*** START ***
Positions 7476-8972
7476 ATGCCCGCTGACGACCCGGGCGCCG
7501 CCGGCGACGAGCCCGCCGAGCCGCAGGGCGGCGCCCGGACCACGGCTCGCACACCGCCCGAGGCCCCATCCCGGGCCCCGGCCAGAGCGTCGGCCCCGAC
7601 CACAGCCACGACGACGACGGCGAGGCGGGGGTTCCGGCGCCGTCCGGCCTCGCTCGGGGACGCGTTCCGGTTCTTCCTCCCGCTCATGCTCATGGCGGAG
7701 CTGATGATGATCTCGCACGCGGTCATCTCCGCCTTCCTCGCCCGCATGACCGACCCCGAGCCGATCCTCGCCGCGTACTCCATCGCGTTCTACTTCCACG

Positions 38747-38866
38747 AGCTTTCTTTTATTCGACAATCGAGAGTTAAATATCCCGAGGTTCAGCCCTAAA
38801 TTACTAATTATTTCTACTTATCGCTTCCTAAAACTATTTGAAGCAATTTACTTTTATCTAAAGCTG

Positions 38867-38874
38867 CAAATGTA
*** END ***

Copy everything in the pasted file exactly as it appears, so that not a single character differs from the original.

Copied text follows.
Positions 7476-8972
7476 ATGCCCGCTGACGACCCGGGCGCCG
7501 CCGGCGACGAGCCCGCCGAGCCGCAGGGCGGCGCCCGGACCACGGCTCGCACACCGCCCGAGGCCCCATCCCGGGCCCCGGCCAGAGCGTCGGCCCCGAC
7601 CACAGCCACGACGACGACGGCGAGGCGGGGGTTCCGGCGCCGTCCGGCCTCGCTCGGGGACGCGTTCCGGTTCTTCCTCCCGCTCATGCTCATGGCGGAG
7701 CTGATGATGATCTCGCACGCGGTCATCTCCGCCTTCCTCGCCCGCATGACCGACCCCGAGCCGATCCTCGCCGCGTACTCCATCGCGTTCTACTTCCACG

Positions 38747-38866
38747 AGCTTTCTTTTATTCGACAATCGAGAGTTAAATATCCCGAGGTTCAGCCCTAAA
38801 TTACTAATTATTTCTACTTATCGCTTCCTAAAACTATTTGAAGCAATTTACTTTTATCTAAAGCTG

Positions 38867-38874
38867 CAAATGTA